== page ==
The phylogenetic analyses confirmed the taxonomic

The phylogenetic analyses confirmed the taxonomic identity of the Leucoagaricus isolate from A. pubescens nest from the North of Argentina as L. gongylophorus. The isolate obtained in this study is phylogenetically indistinguishable from L. gongylophorus isolated from other XL184 of leaf-cutting ants belonging to the genera Atta and Acromyrmex, at least using this particular molecular marker.
Also according with this molecular marker, all isolates of L. gongylophorus from leaf-cutting ants had little genetic distance among them, but were clearly distinguished from other strains of L. gongylophorus grown by lower fungus-growing ants (CLADE 3). Moreover, isolates of L. gongylophorus from leaf-cutting ants were genetically distinguished from other species of free living forms of Leucoagaricus.

Gongylidia are typical structures of the symbiotic fungi of higher attine ants (Chapela et al., 1994; Silva et al., 2004). These structures were recognized in the isolated fungus in our study. Miyashira et al. (2010) and Lugo et al. (2013) completed the morphologic identification of the symbiont fungus of Atta and Acromyrmex leaf-cutting ants using macro- and microscopic characters. In our study, the morphologic identification of the fungus symbiont isolate from one A. pubescens nest was consistent with current taxonomic identification of L. gongylophorus.
Molecular methods represent a more sensitive and rapid strategy than morphological techniques to identify species, also molecular identification strategies eliminate diverse technical limitations (Chakraborty et al., 2011). Molecular methods do not replace morphological characterization, conversely they complement morphological methods. ITS region is typically useful for molecular systematics of species (Baldwin, 1992; Schmidt and Moreth, 2002; Schoch et al., 2012), because ITS sequences can accumulate mutations at a faster rate than the 5.8S, 18S, and 28S rRNA genes.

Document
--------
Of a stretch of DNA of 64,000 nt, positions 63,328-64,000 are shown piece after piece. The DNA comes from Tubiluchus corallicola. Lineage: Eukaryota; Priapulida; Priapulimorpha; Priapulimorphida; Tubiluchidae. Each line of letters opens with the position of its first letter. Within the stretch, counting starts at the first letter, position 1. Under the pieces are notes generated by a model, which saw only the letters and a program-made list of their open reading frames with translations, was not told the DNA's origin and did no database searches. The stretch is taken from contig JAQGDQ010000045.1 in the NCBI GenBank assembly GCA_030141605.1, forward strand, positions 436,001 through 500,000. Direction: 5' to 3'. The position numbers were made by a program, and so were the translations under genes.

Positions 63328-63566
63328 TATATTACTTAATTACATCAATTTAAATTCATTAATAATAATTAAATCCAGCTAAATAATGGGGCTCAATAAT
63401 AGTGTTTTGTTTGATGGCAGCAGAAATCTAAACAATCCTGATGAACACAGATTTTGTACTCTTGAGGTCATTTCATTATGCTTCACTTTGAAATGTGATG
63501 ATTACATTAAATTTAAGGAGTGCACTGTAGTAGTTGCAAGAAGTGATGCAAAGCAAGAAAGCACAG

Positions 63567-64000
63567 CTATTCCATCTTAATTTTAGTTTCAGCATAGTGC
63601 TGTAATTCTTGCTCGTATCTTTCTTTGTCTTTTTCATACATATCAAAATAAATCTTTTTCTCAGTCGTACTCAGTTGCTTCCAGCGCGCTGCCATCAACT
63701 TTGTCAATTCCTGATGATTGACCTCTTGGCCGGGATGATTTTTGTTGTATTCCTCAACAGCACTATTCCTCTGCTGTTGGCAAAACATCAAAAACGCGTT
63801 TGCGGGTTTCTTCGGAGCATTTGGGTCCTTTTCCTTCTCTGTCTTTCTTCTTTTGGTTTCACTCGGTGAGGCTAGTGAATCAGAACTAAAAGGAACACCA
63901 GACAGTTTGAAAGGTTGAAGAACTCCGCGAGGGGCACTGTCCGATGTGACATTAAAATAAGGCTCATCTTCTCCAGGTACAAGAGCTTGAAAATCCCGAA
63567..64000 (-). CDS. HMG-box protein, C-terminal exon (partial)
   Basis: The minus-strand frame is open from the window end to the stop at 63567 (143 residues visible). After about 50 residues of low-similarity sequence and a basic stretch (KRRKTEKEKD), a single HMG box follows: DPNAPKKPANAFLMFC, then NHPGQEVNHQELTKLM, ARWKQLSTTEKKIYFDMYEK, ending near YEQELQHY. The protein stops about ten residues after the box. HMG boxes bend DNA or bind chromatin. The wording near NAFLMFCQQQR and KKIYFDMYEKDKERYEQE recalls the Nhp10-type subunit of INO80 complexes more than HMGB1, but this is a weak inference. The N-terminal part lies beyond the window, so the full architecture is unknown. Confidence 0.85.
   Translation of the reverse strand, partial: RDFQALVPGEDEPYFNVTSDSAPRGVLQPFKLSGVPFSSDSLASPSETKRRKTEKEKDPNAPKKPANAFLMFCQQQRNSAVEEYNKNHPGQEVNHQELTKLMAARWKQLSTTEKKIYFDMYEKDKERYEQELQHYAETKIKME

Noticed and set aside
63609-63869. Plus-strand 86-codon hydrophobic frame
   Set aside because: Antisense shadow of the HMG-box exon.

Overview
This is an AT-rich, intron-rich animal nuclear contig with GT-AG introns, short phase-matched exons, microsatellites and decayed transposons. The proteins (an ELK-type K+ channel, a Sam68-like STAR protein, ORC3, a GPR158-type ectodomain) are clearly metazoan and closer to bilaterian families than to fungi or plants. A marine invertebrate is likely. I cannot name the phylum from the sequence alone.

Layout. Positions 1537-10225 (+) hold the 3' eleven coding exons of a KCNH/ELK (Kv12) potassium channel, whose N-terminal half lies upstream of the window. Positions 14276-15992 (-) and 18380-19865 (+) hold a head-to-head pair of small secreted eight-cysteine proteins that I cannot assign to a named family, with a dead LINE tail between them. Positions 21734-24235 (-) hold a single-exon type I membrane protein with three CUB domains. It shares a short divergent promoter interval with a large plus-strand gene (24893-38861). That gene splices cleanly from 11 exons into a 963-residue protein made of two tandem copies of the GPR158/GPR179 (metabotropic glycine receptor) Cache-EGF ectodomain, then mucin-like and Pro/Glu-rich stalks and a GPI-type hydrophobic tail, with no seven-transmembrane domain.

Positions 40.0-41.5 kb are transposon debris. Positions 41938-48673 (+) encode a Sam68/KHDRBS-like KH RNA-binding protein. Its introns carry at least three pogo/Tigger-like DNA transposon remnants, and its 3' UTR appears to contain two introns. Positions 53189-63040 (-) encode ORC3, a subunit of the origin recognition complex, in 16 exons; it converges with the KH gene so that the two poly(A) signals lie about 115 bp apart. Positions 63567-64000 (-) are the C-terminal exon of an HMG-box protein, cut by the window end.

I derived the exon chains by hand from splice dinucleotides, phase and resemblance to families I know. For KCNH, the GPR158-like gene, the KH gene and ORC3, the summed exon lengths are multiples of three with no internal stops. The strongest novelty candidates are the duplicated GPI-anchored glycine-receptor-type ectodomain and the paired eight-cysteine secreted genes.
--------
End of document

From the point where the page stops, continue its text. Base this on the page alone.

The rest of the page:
The phylogeny of Leucoagaricus genus was reconstructed by employing the ITS sequence from our isolate and from data of the GenBank. The phylogeny is depicted in Fig. 3.
With respect to their taxonomic and systematic location, the genus Leucoagaricus is controversial; Lugo et al. (2013) analyzed the phylogeny of L. gongylophorus with ITS sequences from diverse species of Atta and Acromyrmex and demonstrated that the fungus grown in ant nests is a unique species. The latter findings also support the results found in our study.
Pereira et al. (2015) made a Phylogenetic analysis of the ITS region where the tree showed two distinct groups (branches in tree) regarding the symbiont fungus isolates from Acromyrmex heyeri and Acromyrmex ambiguous evidencing differences in the strain. So in that study the authors proposed that each of the latter leaf-cutting ant species cultivate the same L. gongylophorus species but their own strain. Those findings were in contrast with a part of our results, because our Phylogenetic tree using more taxa (L. gongylophorus from more leaf-cutting ants and from more regions) made a unique clade.
Otherwise, based on phylogenetic evidence the strains of L. gongylophorus that occur in the phylogenetically basal genera of ants (i.e. Trachymyrmex and Sericomyrmex) formed a distinct clade from those that occur in the phylogenetically derived leaf-cutting ants (i.e. Acromyrmex and Atta). This clade could be explained by the hypothesis that those strains of L. gongylophorus were recently domesticated from free-living populations of Agaricaceae (Mueller et al., 1998). Vo et al. (2009) also found that fungi of lower attine ants have close free-living relatives.
Chapela et al. (1994) worked with the phylogeny of the nuclear 28S ribosomal DNA of the fungal symbiont and found a similar phylogenetic tree, with a clade of fungi from derived higher attine ants and another from phylogenetically basal ants.
All strains of L. gongylophorus from Atta and Acromyrmex from diverse regions of South America were grouped together with low genetic variability. Interestingly the phylogenetic tree couldn’t separate L. gongylophorus strains from Atta from those L. gongylophorus strains isolated from Acromyrmex. The fact that strains of L. gongylophorus of the higher Attini ants made a sole clade could indicate the conservation of the phylogenetic relationship of these strains of fungal symbiont. Generally it had been proposed that these fungal strains are clonally propagated by their ant hosts (Chapela et al., 1994). One noteworthy example of the evolutionary cost to cultivar clonality is a slower evolutionary response to parasites (Currie et al., 1999).